15 parties were subsequently granted registration although the RUF refused to participate in the political process. however. June the ban on political parties was formally rescinded. October 23 Conakry Communique signed which. February the commission of enquiry which had been established in May 1992 published report containing evidence of corruption on the part of former members of the Momoh administration. The RUF joined forces with the AFRC to form the People's Army. July government re-organisation . Sierra Leone . A number of political prisoners were released. 1997 May 25 President Kabbah's government overthrown by a group of low ranking army officers who formed the AFRC. Known and the Abidjan Accord it provided for the immediate cessation of hostilities and a schedule for disarmament. December A five member Interim National Electoral Commission (INEC) was established to organise the registration of voters and establish the demarcation of constituency boundaries. Nine of those who were accused of involvement in the conspiracy. Further press restrictions were imposed. remove press restrictions. March 10 President Kabbah returns to country.instatement of Kabbah's civilian government and the disarmament of all combatants and immunity for the leaders of the May coup. together with 17 prisoners previously convicted of treason. November signing of the peace agreement in Abidjan. Go on to secure most major towns and roads in the country. March 29 Ahmed Tejan Kabbah of the SLPP inaugurated as president. headed the AFRC.October 2002 . At the end of the month the state of emergency which had operated since April 1992 was ended. release prisoners detained without trial and initiate a programme for the transition to civilian rule. Foday Sankoh was named vice-chairman of the AFRC and prominent members of the RUF were appointed to the AFRC's ruling council. March the European Parliament adopted a resolution demanding that the government submit records of the trials of those executed in December 1992. political parties were banned and all demonstrations were prohibited.Musa replaced as deputy chairman of NPRC by Captain Bio. June 17 Major Koroma was sworn in as head of state. g their service. A Neutral Monitoring Group from the international community was to be responsible for monitoring the implementation of the peace agreement. The constitution was suspended.December the government foiled a coup attempt by the Anti Corruption Revolutionary Movement. Major Johnny Paul Koroma. 1996 January Strasser deposed by military officers led by Bio in a bloodless coup. over a 6-month period. Bio assumed the office of head of state. Cote d'Ivoire. demobilisation and reconstruction. 1993 January several former members of the Momoh government who had been detained since May 1992 were released. July Constitution of 1991 formally re-instated. were executed. would provide inter alia for the re. February 26 Presidential and legislative elections took place March 15 A second round of presidential elections took place. There were. major setbacks and delays in implementation. who was set free from prison on the day of the coup. 1998 Mid February ECOMOG troops liberate Freetown. 1995 March Musa ordered to retire after Strasser rejected his proposal for the installation of a transitional civilian government.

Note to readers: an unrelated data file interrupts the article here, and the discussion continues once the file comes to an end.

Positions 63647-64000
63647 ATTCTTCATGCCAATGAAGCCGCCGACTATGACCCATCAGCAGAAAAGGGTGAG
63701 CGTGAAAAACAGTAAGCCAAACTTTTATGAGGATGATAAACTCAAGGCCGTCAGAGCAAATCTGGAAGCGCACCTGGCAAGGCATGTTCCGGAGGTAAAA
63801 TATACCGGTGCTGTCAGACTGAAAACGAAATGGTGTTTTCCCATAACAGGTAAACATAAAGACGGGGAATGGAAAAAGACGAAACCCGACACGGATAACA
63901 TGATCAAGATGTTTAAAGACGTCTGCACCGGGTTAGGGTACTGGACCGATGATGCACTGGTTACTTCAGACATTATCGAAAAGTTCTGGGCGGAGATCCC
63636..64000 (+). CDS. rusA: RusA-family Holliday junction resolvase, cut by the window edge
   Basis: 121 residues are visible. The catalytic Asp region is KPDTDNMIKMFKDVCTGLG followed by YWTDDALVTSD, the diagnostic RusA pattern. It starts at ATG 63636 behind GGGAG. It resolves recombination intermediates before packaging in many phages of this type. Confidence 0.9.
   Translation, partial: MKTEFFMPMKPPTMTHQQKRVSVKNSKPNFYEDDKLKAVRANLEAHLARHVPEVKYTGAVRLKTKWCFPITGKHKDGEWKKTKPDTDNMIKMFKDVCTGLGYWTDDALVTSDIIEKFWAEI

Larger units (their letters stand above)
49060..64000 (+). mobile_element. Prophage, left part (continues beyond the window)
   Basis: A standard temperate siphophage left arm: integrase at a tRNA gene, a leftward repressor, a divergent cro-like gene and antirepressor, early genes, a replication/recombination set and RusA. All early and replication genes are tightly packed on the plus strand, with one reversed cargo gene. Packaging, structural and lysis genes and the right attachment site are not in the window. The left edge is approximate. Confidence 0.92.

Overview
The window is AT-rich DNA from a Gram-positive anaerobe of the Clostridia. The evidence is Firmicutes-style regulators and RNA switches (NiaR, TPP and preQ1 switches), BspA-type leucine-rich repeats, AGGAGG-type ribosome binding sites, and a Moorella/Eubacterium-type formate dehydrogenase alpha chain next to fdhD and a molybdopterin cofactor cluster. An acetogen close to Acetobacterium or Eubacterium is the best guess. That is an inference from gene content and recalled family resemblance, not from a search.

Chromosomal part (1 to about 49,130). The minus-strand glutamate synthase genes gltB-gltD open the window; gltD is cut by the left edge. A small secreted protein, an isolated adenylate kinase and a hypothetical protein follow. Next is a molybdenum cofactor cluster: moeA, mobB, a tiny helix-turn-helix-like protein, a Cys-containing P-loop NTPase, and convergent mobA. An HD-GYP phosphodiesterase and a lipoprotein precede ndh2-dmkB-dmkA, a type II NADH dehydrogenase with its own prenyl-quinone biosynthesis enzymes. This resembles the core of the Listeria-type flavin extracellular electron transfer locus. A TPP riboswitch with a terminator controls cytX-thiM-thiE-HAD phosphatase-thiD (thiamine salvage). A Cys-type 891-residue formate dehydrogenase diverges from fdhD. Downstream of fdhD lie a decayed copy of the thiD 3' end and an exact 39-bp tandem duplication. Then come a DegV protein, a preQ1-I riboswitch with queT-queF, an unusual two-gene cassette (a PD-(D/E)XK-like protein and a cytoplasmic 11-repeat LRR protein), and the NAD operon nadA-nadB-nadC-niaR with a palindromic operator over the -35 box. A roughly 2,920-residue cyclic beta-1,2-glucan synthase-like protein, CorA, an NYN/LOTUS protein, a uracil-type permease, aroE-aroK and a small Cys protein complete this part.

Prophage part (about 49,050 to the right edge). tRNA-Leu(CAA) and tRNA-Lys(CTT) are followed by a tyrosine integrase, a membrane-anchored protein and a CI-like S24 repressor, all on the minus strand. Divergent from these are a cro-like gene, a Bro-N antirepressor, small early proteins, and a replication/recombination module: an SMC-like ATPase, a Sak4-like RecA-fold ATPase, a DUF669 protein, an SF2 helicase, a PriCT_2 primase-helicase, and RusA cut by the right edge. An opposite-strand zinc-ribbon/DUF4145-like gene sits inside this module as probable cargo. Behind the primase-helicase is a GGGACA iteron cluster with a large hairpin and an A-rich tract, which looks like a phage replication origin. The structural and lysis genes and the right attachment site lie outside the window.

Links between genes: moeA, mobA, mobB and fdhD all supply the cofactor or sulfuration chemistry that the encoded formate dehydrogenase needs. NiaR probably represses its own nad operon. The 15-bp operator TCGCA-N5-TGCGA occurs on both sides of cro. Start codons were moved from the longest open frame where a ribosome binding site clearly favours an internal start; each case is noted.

December 11 22 civilians go on trial for treason. Issa Sesay. July 5 The UN Security Council imposed an 18-month ban on the trade in uncertified rough diamonds from Sierra Leone in a bid to stop their sale from funding RUF. Sierra Leone . October fighting between RUF and AFRC forces in Makeni and Lunsar. January 31 ECOMOG re-taken all of Freetown. New press regulations introduced. October 19 24 soldiers executed by firing squad October 21 11 more civilians sentenced to death. January ICRC evacuates expatriate staff from Freetown after being accused of collaboration with rebels. they have since been freed. Five people were killed.July RUF rebel leader Foday Sankoh returned to Sierra Leone from detention in Nigeria. and Foday Sankoh is believed to have sanctioned this action.October 2002 . by going into hiding in Freetown. demobilisation and reintegration (DDR) Programme formally launched. but a number were killed. assist in the evacuation of foreign nationals. January 11 ECOMOG troops launch offensive .the Revolutionary United Front Party (RUFP). November 5 15 civilians convicted of treason and sentenced to death the following day. He attempted to evade arrest. peacekeepers hostage. 1999 January 6 rebels enter parts of Freetown. killed in fighting. May RUF took 500 UN. February 2 President Kabbah announces plan to build a new army and national militia. June 14 Britain began pulling out the last of its troops from Sierra Leone ending a month-long mission to evacuate its nationals and support UN forces in the country. December 29 former junta prime minister. but was arrested on 17 May. May 9 in light of the deteriorating situation. disarmament. and British forces were deploy to hold Lungi airport.rebels retreat to east. August 25 16 civilians found guilty of treason and sentenced to death. August 21 RUF 's Leader Foday Sankoh was replace by Gen. October 23 Sankoh found guilty of 7 counts of treason and sentenced to death. November Former President Joseph Saidu Momoh released from RUF captivity after being held by them since August November United Nations begin deploying peacekeeping troops December RUF guerrilla commander Sam Bockarie executes 8 senior aides and then flees his jungle stronghold 2000 January ECOMOG begin to withdraw its troops from Sierra Leone May 2 ECOMOG completes withdrawal. and to provide non-combat support to the legitimate Sierra Leone authorities and the UN. May18 Cease-fire Agreement signed by Government of Sierra Leone and RUF July 7 Peace agreement signed in Lome by Government of Sierra Leone and RUF. May 8 members of RUF. Solomon Musa. November RUF provisionally registers as a political party . the British High Commission advised British citizens to leave. November 2 President Kabbah forms his new cabinet that incorporates members of the RUF. fired on demonstrators outside Foday Sankoh's house in Freetown.